Glen Agliotti photographed relaxing at Jb's Corner in Sandton City before the official launch of his book. 130613. Picture: Chris Collingridge 039



Johannesburg - Glenn Agliotti will have until February next year to respond to the taxman, as Sars was granted a provisional sequestration order on his estate in court on Monday.

Agliotti, who is a self-confessed drug dealer and drug trafficker, is believed to owe Sars R60.7 million in income tax.

Now court papers also show that in February 2011 Agliotti received a loan from a business controlled by Radovan Krejcir, the Czech businessman who is facing charges of kidnapping and attempted murder.

This is the same company that loaned the head of the Germiston Organised Crime Unit R408 000 in 2010.

On Tuesday two Hawks members were arrested at the Germiston Organised Crime Unit in connection with the kidnapping and attempted murder charges that Krejcir is facing.

On Wednesday morning, Agliotti confirmed he had been informed of the provisional order granted by the Pretoria High Court against him.

“But I wasn’t in court,” Agliotti said. “I don’t have an opinion; I don’t want to comment,” he added.

A different Sars application in the Pretoria High Court to provisionally sequestrate Krejcir’s assets on November 1 shows Agliotti was one of 23 witnesses that gave evidence in an income tax inquiry into the Czech fugitive’s finances.

“He borrowed R500 000 from Radovan Krejcir to pay for legal fees,” reads the application in the Pretoria High Court.

Agliotti confirmed that he took a loan from a Krejcir-controlled company, Groep Twee Beleggings, whose sole director is Krejcir’s wife, Katerina Krejcirova.

However, Agliotti said the loan was for R400 000 plus interest, the total of which he did not want to estimate. He said he paid off the loan “long ago”.

Sars spokesman Adrian Lackay confirmed they had been granted the provisional order in the Pretoria High Court on Monday.

“He has until 10 February to make representations,” Lackay said.

Lackay said the provisional order means Agliotti’s estate will go under the administration of a curator but no assets can be sold before Agliotti makes his representations.

Agliotti was cleared of all charges relating to the murder of mining magnate Brett Kebble in November 2010, in which he was the main suspect.

Colonel Francois Steyn, the head of the Germiston Organised Crime Unit, admitted to the Mail & Guardian last week that he had received a loan of R408 000 from Groep Twee in 2010, but denied any knowledge that Krejcir controlled the company. He said the loan, which has since been repaid, was start-up capital for a security company that was organised through slain underworld figure Cyril Beeka.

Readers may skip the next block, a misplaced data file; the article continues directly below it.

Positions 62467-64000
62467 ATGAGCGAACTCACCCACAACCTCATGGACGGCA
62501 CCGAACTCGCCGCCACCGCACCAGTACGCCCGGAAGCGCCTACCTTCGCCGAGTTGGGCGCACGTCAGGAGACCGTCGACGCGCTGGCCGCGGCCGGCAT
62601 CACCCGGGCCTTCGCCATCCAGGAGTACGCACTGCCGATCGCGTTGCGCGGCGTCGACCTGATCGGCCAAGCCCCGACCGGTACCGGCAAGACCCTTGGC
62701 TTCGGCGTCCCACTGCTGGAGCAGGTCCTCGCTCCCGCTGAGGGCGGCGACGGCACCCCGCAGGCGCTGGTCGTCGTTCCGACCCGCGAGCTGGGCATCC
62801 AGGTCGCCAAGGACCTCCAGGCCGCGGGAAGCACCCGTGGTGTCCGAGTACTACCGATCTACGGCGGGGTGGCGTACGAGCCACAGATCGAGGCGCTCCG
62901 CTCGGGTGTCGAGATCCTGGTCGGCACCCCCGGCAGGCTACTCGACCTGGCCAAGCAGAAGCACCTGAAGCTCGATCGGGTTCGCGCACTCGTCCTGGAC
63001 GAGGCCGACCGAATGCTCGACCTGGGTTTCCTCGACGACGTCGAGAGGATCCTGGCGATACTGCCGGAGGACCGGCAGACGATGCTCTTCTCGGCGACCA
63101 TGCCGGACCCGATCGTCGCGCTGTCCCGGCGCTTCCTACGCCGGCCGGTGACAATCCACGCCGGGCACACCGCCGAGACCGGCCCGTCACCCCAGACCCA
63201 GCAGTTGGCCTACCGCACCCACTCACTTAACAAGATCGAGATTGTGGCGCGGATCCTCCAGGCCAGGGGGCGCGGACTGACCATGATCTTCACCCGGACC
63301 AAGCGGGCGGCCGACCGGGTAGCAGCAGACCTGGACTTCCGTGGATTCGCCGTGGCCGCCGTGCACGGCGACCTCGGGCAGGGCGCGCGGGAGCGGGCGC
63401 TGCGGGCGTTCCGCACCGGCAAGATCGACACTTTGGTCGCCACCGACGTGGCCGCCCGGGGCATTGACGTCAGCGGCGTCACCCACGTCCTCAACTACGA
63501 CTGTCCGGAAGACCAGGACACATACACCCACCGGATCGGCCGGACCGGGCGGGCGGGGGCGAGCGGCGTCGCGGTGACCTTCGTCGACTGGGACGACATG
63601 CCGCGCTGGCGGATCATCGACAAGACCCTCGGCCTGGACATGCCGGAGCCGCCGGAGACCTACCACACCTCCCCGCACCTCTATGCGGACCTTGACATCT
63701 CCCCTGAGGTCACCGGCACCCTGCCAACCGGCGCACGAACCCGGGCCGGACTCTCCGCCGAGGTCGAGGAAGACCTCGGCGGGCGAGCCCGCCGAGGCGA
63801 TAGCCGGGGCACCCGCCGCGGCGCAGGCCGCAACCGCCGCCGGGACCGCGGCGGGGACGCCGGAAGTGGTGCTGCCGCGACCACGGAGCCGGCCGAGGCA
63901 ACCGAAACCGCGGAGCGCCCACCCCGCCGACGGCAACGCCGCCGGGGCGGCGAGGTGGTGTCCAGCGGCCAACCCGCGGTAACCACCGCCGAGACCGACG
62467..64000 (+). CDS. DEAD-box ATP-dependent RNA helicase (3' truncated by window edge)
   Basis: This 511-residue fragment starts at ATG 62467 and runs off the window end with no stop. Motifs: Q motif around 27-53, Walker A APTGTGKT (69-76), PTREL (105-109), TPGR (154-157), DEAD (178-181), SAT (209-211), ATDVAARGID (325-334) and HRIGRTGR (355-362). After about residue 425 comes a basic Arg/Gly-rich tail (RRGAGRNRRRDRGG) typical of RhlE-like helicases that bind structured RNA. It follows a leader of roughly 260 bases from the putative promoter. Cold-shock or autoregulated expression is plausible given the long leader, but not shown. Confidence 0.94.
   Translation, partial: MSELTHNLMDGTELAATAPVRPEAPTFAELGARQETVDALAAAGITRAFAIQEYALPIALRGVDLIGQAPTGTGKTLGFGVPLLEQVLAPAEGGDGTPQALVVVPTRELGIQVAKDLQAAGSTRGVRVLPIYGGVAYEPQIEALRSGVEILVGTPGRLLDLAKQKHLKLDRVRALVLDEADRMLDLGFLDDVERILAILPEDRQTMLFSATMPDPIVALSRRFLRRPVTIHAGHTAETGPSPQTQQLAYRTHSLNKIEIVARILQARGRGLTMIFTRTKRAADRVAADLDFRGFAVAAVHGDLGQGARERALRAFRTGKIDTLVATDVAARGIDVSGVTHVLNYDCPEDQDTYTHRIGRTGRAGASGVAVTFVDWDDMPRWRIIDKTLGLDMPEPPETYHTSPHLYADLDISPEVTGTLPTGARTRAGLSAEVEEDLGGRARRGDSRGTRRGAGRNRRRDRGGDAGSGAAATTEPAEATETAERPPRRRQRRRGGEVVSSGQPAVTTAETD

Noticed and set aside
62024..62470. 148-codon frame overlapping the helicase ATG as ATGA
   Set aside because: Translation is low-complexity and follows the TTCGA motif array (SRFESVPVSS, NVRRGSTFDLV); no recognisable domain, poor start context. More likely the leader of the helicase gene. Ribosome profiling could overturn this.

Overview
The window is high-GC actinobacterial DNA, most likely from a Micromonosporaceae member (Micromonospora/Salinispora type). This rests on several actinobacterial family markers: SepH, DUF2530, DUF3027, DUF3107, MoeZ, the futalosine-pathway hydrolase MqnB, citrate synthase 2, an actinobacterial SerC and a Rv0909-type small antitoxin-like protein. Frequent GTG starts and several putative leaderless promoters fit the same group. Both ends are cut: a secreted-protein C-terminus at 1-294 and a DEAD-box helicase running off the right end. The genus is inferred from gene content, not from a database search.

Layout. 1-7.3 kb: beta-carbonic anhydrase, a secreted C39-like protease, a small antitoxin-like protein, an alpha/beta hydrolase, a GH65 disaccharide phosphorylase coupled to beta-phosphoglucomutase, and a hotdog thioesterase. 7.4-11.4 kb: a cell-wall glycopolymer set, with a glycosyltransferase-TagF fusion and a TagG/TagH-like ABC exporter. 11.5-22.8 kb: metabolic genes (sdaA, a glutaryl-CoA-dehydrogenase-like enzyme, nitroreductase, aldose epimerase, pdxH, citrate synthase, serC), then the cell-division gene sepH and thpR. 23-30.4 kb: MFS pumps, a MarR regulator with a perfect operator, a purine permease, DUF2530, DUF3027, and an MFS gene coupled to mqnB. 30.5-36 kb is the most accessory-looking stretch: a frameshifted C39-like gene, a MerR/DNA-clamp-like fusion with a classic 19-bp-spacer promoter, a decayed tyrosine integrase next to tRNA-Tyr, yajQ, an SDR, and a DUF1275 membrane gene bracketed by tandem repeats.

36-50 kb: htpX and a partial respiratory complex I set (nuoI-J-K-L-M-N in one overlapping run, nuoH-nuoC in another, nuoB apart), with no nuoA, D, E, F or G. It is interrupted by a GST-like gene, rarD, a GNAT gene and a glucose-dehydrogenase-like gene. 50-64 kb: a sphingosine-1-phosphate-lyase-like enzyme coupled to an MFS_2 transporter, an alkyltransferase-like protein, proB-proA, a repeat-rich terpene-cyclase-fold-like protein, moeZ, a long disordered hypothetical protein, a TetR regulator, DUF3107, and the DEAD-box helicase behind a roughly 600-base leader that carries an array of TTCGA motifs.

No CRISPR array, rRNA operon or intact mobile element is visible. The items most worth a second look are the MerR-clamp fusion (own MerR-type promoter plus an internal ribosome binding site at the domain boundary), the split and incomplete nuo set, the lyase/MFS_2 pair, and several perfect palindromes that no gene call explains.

Meanwhile, details have emerged about one of the Hawks officers arrested in connection with Krejcir on Tuesday. The officer, nicknamed “Saddam” due to his bad-boy reputation, is believed to have loved the high life. He is also a serving policeman, who works in Steyn’s office.


The Star cannot reveal the Hawks officers’ identities until they appear in court.


They were arrested hours apart on Tuesday – a 41-year-old man at 8am and a 46-year-old man at 1pm.

Police spokesman Solomon Makgale confirmed the arrests were connected to the charges of kidnapping and attempted murder Krejcir is facing, and has not ruled out the possibility that further arrests of police officers could be made.

According to several independent sources, Saddam owned a Mercedes-Benz and a Nissan Navara with a personalised number plate. He has also been seen driving a red Ferrari, a Maserati and a Range Rover, and owns a shop in Vosloorus.

A warrant officer in the SAPS earns about R161 115 a year.


Krejcir and another man, Desai Lupondo, were arrested on Friday on charges relating to an incident in Elsburg, Ekurhuleni, in June and appeared in the Palm Ridge Magistrate’s Court on Monday. On Monday, they are expected to apply for bail.

A source who is close to the investigation said cellphone data and surveillance linked the two officers to the kidnapping case.

“He’s a real bad dude,” said independent forensic investigator Paul O’Sullivan of Saddam. “He has been on the (police) payroll for the past three to four years, but working for the gangsters.”

The Star